Karen Brown

Reporter/Producer/Host

Karen is a radio and print journalist who focuses on health care, mental health, children’s issues, and other topics about the human condition. She has been a full-time radio reporter for New England Public Radio since 1998. Her features and documentaries have won a number of national awards, including the National Edward R. Murrow Award, Public Radio News Directors, Inc. (PRNDI) Award, Third Coast Audio Festival Award, and the Daniel Schorr Journalism Prize.

Karen’s work has appeared on NPR, in The New York Times, and other outlets. She previously worked as a reporter for The Philadelphia Inquirer. She earned a Masters of Journalism from the University of California at Berkeley in 1996.

She lives with her husband Sean in Northampton, Massachusetts, where they are occasionally visited by their college-aged children.

In this file photo, Tapestry Health employees provide free COVID-19 testing in Springfield and Agawam, Massachusetts.
Douglas Hook / MassLive / MassLive.com/photos

State legislators in western Massachusetts are turning up the pressure for more COVID-19 testing, but they don’t all necessarily agree on how that should be done.

The Bridge of Names, in Lake Pleasant, Massachusetts, after storm damage.
Karen Brown / NEPM

A walking bridge in western Massachusetts was badly damaged in an autumn storm, but the town doesn’t own the land under it. So residents have banded together to take on the project — for its practical and historical value.

RN Alyssa Anderson administers a COVID-19 test at Saint Francis Hospital and Medical Center in Hartford in March 2020.
Joe Amon / Connecticut Public / NENC

With virus rates rising across the state and the holidays looming, western Massachusetts residents who want to get a COVID test are often waiting in hours-long lines, if they can get one at all.

James Watson, who was freed from prison after 41 years.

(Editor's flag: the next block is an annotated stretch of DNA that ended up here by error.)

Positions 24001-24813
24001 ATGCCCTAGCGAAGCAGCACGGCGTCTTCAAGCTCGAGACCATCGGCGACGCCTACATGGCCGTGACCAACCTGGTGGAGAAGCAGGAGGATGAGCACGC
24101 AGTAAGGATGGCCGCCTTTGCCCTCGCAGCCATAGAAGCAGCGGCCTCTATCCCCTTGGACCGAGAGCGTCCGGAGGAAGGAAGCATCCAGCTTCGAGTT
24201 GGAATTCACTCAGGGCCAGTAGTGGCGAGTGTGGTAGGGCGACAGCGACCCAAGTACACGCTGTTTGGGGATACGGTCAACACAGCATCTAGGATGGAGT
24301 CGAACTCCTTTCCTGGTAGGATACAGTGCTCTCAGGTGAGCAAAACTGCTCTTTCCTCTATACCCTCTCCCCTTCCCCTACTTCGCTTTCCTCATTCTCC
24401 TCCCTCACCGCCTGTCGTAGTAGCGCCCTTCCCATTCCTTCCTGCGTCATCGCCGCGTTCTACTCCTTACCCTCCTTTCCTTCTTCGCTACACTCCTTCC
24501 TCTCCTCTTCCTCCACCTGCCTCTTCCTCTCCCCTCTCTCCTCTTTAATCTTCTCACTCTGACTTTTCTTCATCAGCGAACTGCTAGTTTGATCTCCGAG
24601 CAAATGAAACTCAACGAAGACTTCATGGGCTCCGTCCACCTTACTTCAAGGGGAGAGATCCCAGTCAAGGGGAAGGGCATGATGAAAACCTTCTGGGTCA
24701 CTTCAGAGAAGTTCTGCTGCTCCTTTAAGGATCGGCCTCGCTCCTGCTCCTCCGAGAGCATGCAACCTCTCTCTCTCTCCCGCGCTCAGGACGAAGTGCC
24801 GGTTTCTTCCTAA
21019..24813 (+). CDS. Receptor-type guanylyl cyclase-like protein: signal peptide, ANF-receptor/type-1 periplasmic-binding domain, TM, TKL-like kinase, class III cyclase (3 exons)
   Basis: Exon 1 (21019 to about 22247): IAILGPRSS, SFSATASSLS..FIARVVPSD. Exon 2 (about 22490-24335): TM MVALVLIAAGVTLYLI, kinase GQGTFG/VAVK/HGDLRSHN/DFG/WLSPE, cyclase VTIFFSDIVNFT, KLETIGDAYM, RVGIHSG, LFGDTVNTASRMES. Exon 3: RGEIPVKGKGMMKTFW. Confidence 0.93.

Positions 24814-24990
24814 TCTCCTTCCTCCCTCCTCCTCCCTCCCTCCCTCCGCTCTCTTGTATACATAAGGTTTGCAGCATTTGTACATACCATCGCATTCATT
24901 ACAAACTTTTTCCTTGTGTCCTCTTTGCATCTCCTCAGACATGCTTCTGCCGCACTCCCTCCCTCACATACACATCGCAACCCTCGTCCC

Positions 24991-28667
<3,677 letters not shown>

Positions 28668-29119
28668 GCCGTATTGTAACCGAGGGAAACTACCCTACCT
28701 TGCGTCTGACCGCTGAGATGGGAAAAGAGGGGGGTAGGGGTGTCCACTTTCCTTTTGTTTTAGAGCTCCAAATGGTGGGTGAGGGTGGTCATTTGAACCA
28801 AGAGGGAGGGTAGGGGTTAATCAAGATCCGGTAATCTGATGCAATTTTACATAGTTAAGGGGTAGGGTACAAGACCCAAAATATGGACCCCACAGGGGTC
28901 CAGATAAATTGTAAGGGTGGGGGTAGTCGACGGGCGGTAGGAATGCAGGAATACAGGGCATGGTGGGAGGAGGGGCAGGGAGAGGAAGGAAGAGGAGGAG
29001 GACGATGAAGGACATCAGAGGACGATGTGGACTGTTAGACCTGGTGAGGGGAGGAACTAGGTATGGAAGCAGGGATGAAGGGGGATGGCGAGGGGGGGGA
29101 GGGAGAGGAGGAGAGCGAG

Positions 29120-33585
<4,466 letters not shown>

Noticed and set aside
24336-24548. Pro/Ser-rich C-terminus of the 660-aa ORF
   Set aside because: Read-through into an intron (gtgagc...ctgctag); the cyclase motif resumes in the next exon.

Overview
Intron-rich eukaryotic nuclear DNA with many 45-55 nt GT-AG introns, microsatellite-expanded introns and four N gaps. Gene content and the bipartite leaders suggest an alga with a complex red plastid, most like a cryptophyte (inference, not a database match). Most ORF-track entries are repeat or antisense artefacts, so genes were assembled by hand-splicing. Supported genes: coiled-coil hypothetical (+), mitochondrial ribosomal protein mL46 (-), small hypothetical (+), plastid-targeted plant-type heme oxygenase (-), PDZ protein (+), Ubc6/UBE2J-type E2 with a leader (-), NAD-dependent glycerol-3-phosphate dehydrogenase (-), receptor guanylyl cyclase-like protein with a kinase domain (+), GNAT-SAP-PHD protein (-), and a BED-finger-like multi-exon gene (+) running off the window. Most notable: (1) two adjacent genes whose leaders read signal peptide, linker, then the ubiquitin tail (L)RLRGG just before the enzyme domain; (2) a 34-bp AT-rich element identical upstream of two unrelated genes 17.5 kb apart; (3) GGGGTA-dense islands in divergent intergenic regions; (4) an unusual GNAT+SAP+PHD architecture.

Courtesy of Attorney Barbara Munro

A Massachusetts man imprisoned for four decades on murder charges is free, now that a judge granted him a new trial and the district attorney dropped all charges. 

Roy Saigo is interim president at Westfield State University in Westfield, Massachusetts.
Don Treeger / The Republican / masslive.com

Westfield State University has spent years in leadership crises.

The elf display at the 2019 Bright Nights at Forest Park event, one of the projects that traditionally uses inmate labor.
Hoang (Leon) Nguyen / The Republican / masslive.com/photos

The Hampden County Sheriff’s Department said it may pause its practice of lending out inmates for community labor if COVID-19 cases continue to rise.

Talbert Swan, president of the Springfield NAACP.
Douglas Hook / MassLive

Two community groups in Springfield, Massachusetts, are renewing calls for the mayor to fire the city police commissioner, following a scathing federal report last summer. 

Thomas Rosa - at his arrest in 1985 and after his release in 2020.
Courtesy of the New England Innocence Project.

A Massachusetts man who spent 34 years in prison for murder has been sent home while his lawyers fight for his exoneration.

Foreclosure sign.
Niall Kennedy / Creative Commons / flickr.com/photos/35034351734@N01

Massachusetts Governor Charlie Baker has proposed a $171 million plan to help people stay in their homes after the state’s eviction ban expires on Saturday.

Town Hall in Amherst, Massachusetts.
John Phelan / Creative Commons / commons.wikimedia.org/wiki/User:Faolin42

With Amherst, Massachusetts, in the state’s COVID-19 red zone, the town manager says the numbers don’t reflect nuances in the population. 

COVID-19 testing at the Mullins Center at UMass Amherst.
Daily Hampshire Gazette / gazettenet.com

UMass Amherst will likely do considerably more COVID-19 testing of students and staff than originally announced — at a considerable cost.

Dana Nestor and Nina Fernandes at their new Northampton, Massachusetts, house.
Karen Brown / NEPR

Home buying and selling slowed down in the early days of the COVID-19 pandemic, but realtors in western Massachusetts say the market has picked up. 

Springfield Police Commissioner Cheryl Clapprood.
Greg Saulmon / The Republican / masslive.com/photos

Springfield, Massachusetts, officials say they've been making changes in the police department in response to a scathing report by the U.S. Department of Justice.

From "How To Be A Person" by Catherine Newman.
Karen Brown / NEPM

"How to Be A Person" takes readers through dozens of basic skills they should learn before they’re grown up – from doing the laundry and tying knots, to writing thank-you notes and managing money. 

School buses lined up.
Chris Devers / Creative Commons / flickr.com/photos/cdevers

A new study finds that Black girls in Massachusetts public schools are disciplined at a much higher rate than white girls — about four times as often.